The Court held that Kingston did not owe any duties of ‘fairness’ to Buckinghamshire to notify it of SL’s proposed move, to consult with it, or give it an opportunity to participate in the decision. Kingston was under no duty to act fairly towards Buckinghamshire when carrying out the community care assessment of SL, or before making any decision consequent to it. Its duties towards other persons or bodies were limited to those stated expressly in s.47 of the 1990 Act, in the Community Care Assessment Directions 2004 and s.21 and 26 of the 1948 Act.

However, the claim did succeed on a different ground, namely that Kingston had acted unlawfully in accepting the views of the manager of the domiciliary care agency supporting SL that she would be entitled to housing benefit in the supported living placement without making enquiries to determine whether this was the case. Her eligibility for housing benefit was crucial to the scheme of moving SL to the bungalow and it was perverse for Kingston to have proceeded without making further enquiries about entitlement to housing benefit. “It would have been perverse for the Defendant to arrange for SL to enter into the tenancy without addressing the issue of the payment of rent at all.”

What about capacity?

Buckinghamshire also argued that SL was neither informed of, nor understood the legal consequences of her move to the bungalow.

“The evidence in relation to this issue comes from Ms Karen Lane who is a director of NSE. In paragraph 10 of this witness statement Ms Lane provides information as to what occurred in the days immediately prior to SL executing the tenancy agreement. Her understanding is that Gary Scott of Zetetick met with SL and the other woman with whom SL was going to share the accommodation at the bungalow to discuss the tenancy agreement. Two such discussions took place, one very shortly before the tenancy agreement was executed. Further, on 29 September 2009 SL and her co-tenant met with an independent advocate from an organisation known as People’s Voices to discuss the nature of the tenancy agreement. The evidence demonstrates … that proper attempts were made by Mr Scott and by an independent advocate to explain to SL the nature of the document which she was proposing to execute.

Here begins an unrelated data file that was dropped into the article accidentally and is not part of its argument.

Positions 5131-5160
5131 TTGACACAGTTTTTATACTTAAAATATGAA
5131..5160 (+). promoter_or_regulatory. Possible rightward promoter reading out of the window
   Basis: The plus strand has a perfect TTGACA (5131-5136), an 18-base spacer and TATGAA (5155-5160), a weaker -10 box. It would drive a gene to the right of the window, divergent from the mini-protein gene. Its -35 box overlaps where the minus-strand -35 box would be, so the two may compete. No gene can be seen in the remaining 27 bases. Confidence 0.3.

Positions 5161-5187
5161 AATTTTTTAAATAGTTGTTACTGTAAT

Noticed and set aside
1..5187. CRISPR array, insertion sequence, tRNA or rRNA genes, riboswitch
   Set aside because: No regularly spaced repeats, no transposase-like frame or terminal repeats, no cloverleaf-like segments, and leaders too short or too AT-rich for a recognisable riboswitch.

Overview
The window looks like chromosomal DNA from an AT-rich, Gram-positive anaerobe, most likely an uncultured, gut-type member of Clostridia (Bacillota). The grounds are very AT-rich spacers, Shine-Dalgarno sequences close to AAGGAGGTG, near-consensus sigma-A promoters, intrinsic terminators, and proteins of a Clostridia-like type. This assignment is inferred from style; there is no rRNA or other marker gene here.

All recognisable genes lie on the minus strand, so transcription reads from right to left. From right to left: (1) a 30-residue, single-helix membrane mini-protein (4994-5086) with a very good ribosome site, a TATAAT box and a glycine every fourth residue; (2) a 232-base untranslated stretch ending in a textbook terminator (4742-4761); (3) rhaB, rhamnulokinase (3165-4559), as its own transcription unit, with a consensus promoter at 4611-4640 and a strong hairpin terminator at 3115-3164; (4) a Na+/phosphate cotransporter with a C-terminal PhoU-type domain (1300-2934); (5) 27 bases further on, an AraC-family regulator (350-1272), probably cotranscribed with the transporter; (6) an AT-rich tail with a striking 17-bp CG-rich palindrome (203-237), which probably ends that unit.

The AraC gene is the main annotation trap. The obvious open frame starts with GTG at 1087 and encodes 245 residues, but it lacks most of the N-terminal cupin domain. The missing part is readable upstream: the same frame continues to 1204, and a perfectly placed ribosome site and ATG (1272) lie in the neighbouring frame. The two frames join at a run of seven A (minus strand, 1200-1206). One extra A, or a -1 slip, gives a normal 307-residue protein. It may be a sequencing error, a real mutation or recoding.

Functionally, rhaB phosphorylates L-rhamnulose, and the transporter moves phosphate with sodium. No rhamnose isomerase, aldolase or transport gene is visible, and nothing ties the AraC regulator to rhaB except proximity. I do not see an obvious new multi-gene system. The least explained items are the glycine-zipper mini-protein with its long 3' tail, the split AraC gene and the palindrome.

Ms Richards, on behalf of the Official Solicitor, submits on instructions that SL lacks litigation capacity but that the issue of whether SL had the capacity to enter into a tenancy as at September/October 2009 is more debatable. That said, the view of the Official Solicitor is that the essentials of a tenancy (as opposed to the details thereof) are not complex. Those essentials are that the tenant occupies accommodation, pays rent in respect of that accommodation and has an obligation to look after the accommodation.”

  • “…The general tenor of the documentation which the Defendant generated suggests that those close to SL – namely her mother, Ms Treloar and members of staff of NSE believed that she had such capacity. That belief was reasonably held. Ms Treloar and members of NSE, in particular, had a wealth of information about SL and considerable experience in offering her assistance and support.

In the light of the evidence available I am satisfied that SL was informed of the legal consequences of the tenancy agreement… and that those whose task it was to safeguard her interests believe that she understood its consequences.

In the context of this case I do not think that it was incumbent upon the Defendant to do any more than it did to satisfy itself that SL understood the basic concepts associated with her tenancy. The Defendant sufficiently informed itself about SL’s ability to understand the tenancy agreement. It was not irrational or unreasonable for the Defendant to believe that SL understood the essential elements of the tenancy and, in those circumstances, the Defendant was not unreasonable or irrational in not instigating further inquiries into her understanding.”


Wychavon v EM – a case on HB and tenancies (HB) (2011) UKUT 144

A 20 year old severely learning disabled woman lived in a house bought on mortgage by her parents; they charged her rent (about £700 a month) based on a supposed tenancy between her father the landlord, and herself, as the tenant.

The agreement was not signed; instead a sentence had been written against the space for the signature, by the Father, explaining that she could not understand or sign the agreement. The agreement was made in 2009 but – as it happens – the mother acquired deputyship in 2010. The HB staff decided that there was no agreement; so there was no liability to pay rent. The first level appeal tribunal had held that the parents could bind the daughter, although this would make the contract “voidable”.

The further appeal tribunal agreed that the absence of a signature in and of itself, is not fatal IF and only if there is [some evidence of] an agreement underlying the deal. The appeal tribunal agreed that the question turned on the lawful authority of the parents to bind the daughter, and the decision-maker reviewed the law and set the first level tribunal right! There is no such authority! Best interests does not do it for the validity of a document which requires actual agreement!

What did Judge Mark say was the law?